Lawsuit over farm waste filed
A group of Antes Fort area residents have filed a lawsuit in Lycoming County Court against the individuals and businesses they say are causing health hazards and ruining their quality of life by spreading liquefied animal waste on farm lands near where they live.
The case, which was filed Tuesday in the county prothonotary’s office, alleges temporary nuisance, failure to abate and negligence on the parts of Nicholas Meat LLC, of 508 E. Valley Road, Loganton; Brett Bowes, of 305 Nippenose Road, Jersey Shore; Camerer Farms Inc., of 374 Long Lane, Jersey Shore; and JAB Livestock, LLC, a trucking company owned by Bowes.
Plaintiffs in the case are asking for a jury to decide if they should be financially compensated to pay for health problems and other issues resulting from animal waste that is trucked in from Nicholas Meat by Bowes and spread on farm lands as fertilizer.
The filing lists as plaintiffs: Kelly and Shawn Branton along with their children, of 1064 Nippenose Road, Jersey Shore; Pat and Philip Courtright, of 1133 Long Lane, Jersey Shore; Gary and Georgina Johnson, of 254 Antes Fort Main St., Jersey Shore; Carol Kline, of 919 State St., Antes Fort; Richard Long, of 18 Long Lane, Jersey Shore; Ann and Thomas McKean of 1381 Nippenose Road, Jersey Shore; Deborah and Stephen Muthler, of 258 Red Oak Lane, Antes Fort; Stephen and Susan Rice, of 249 Antes Fort Main St.; and Kim Shipman, of 48 Shipman Lane, Jersey Shore.
A Kansas City, Mo. law firm that specializes in environmental law and factory farm cases has been retained by the group, according to court documents.
Messages to some of the plaintiffs including Kelly Branton and Kline were not returned.
Bowes said Thursday afternoon he had no knowledge of the lawsuit and did not receive any paperwork pertaining to it.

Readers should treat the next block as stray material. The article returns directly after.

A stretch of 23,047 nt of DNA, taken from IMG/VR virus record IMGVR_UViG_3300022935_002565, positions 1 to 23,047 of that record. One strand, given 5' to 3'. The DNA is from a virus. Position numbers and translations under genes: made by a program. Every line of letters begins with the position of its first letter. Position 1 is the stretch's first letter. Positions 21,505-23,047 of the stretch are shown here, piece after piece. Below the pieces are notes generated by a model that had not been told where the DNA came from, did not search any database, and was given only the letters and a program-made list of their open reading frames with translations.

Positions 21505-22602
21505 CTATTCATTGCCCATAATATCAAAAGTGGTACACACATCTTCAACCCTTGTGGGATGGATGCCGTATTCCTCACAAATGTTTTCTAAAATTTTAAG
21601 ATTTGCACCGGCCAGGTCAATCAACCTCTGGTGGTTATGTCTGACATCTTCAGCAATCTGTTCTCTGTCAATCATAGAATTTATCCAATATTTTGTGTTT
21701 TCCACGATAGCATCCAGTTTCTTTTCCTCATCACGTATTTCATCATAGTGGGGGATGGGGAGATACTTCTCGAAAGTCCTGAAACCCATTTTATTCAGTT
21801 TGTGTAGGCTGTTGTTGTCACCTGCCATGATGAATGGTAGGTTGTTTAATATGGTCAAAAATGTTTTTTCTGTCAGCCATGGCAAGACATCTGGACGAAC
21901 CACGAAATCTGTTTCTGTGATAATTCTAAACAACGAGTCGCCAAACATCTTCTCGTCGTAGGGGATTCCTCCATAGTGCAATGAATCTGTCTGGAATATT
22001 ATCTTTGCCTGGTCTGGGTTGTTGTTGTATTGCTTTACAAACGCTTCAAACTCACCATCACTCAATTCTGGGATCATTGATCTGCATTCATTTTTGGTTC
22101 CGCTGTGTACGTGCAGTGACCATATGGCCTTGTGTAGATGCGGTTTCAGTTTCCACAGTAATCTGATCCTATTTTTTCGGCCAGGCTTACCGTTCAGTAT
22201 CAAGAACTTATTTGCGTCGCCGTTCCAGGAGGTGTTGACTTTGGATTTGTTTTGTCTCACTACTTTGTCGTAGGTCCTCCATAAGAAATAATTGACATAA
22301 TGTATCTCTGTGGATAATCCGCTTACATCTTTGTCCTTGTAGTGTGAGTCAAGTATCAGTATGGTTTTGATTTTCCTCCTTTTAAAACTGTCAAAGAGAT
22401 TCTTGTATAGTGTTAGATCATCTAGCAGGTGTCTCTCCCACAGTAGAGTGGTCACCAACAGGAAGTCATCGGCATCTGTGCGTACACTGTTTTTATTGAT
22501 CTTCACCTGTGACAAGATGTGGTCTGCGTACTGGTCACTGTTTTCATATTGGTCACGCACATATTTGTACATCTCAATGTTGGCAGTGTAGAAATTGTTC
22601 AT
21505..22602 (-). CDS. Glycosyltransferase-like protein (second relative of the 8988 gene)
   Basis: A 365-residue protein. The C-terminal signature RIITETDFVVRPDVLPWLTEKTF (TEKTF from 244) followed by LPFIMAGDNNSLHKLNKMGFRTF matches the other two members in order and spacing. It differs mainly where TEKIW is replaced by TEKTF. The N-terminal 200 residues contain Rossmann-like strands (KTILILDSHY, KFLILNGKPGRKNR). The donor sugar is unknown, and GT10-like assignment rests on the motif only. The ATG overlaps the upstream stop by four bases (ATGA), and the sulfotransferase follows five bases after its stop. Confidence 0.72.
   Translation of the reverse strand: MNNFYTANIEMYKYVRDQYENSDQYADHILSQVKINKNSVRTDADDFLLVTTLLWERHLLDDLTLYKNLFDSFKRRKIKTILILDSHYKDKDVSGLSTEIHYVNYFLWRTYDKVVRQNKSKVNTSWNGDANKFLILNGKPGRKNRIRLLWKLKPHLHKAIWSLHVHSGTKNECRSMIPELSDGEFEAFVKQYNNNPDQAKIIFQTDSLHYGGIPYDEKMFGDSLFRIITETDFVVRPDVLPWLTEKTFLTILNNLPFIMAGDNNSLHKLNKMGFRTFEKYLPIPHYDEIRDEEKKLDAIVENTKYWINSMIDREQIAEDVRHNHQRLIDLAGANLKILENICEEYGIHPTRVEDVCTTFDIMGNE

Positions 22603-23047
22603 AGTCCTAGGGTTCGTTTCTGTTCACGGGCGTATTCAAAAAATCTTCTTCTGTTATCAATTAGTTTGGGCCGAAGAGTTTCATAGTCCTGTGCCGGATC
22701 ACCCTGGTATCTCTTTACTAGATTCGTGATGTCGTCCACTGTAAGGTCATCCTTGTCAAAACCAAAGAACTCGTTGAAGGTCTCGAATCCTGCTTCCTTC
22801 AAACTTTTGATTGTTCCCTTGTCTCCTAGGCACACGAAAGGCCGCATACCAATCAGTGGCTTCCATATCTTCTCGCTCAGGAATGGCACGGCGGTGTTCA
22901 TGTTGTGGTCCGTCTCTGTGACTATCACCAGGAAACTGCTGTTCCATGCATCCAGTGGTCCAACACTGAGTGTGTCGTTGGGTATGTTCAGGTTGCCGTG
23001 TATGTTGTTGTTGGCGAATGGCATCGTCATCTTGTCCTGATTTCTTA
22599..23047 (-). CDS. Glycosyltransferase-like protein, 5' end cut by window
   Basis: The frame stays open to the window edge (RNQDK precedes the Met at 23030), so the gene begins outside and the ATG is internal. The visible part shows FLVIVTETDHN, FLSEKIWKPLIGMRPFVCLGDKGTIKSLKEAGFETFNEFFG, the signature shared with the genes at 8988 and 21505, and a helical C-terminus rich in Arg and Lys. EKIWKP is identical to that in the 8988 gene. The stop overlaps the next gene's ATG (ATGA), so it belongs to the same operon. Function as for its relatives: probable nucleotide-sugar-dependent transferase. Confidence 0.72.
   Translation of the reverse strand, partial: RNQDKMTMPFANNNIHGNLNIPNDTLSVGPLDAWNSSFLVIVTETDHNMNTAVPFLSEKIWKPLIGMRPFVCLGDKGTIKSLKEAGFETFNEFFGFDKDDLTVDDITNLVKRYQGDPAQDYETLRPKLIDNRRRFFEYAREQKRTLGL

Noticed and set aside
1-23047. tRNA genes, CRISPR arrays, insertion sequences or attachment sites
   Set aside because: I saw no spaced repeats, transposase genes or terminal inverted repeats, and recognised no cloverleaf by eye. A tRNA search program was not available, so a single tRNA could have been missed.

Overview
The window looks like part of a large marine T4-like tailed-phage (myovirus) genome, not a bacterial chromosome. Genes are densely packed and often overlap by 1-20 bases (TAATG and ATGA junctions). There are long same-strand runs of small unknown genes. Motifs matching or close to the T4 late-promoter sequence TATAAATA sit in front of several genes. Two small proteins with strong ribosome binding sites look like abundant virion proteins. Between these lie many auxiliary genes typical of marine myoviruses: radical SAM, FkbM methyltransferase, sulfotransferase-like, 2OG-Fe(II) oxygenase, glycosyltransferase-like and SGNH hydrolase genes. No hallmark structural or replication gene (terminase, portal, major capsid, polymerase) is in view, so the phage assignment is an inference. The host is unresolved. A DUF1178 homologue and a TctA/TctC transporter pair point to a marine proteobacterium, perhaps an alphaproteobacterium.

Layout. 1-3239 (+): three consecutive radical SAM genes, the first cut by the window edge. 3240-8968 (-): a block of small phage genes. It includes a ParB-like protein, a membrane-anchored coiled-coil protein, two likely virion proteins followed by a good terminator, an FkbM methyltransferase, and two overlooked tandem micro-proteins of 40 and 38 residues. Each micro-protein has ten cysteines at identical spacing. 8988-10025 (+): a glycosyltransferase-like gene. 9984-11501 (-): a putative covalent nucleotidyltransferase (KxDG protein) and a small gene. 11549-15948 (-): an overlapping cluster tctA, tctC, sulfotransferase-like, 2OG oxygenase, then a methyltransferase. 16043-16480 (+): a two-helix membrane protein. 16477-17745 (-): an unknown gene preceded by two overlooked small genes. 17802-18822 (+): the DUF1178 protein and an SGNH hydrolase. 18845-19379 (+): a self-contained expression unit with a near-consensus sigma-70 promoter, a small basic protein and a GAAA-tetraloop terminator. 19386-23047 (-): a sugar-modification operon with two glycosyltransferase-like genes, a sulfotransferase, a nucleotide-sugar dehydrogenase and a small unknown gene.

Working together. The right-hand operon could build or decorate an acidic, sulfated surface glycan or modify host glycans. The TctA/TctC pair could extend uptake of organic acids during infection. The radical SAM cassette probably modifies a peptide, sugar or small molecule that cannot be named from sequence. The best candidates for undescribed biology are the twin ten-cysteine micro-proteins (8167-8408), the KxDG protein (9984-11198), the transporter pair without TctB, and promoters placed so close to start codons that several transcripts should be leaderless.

The plaintiffs allege that the animal waste – which includes blood, manure, urine and a mix of slaughterhouse chemicals – has seeped into public waterways, wells and nearby properties. At least one plaintiff has alleged health problems directly related to the waste including asthma attacks, difficulty breathing, inflamed lungs, bloody noses, diarrhea, nausea, recurring headaches and sinus problems.
According to the lawsuit, a 2.4 million gallon waste storage tank is owned and operated by William R. Camerer III; Bowes operates the farm where the tank is located; and Camerer rents a portion of the farm property owned by Bowes who allows Camerer to apply the waste on the farm lands.
The lawsuit states that a “traveling gun” is used to project waste “high into the air, causing it to be blown far from the location where it is indented to be applied.”
In addition to causing malodors, the plaintiffs allege that they are subject to toxic gases, pathogens, antibiotics, flies, insects, turkey vultures and sea gulls “far beyond the 2.4 million gallon tank and the land application fields.”
They also allege that the waste has been “grossly mismanaged” and that those involved in spreading the waste have disregarded their duties and responsibilities for proper handling, storage and application.
The lawsuit also alleges that the defendants have violated several sections of the state code that control storage of residual waste. Plaintiffs allege that the storage tank violates code by not having a cover or lid and fails to minimize hazards, odors, dust and unsightliness. In addition, they allege that the tank was not designed with best engineering practice to control leaks or infestation from vermin.
Plaintiffs have alleged that those involved failed to take appropriate action to stop or minimize the problems they have encountered.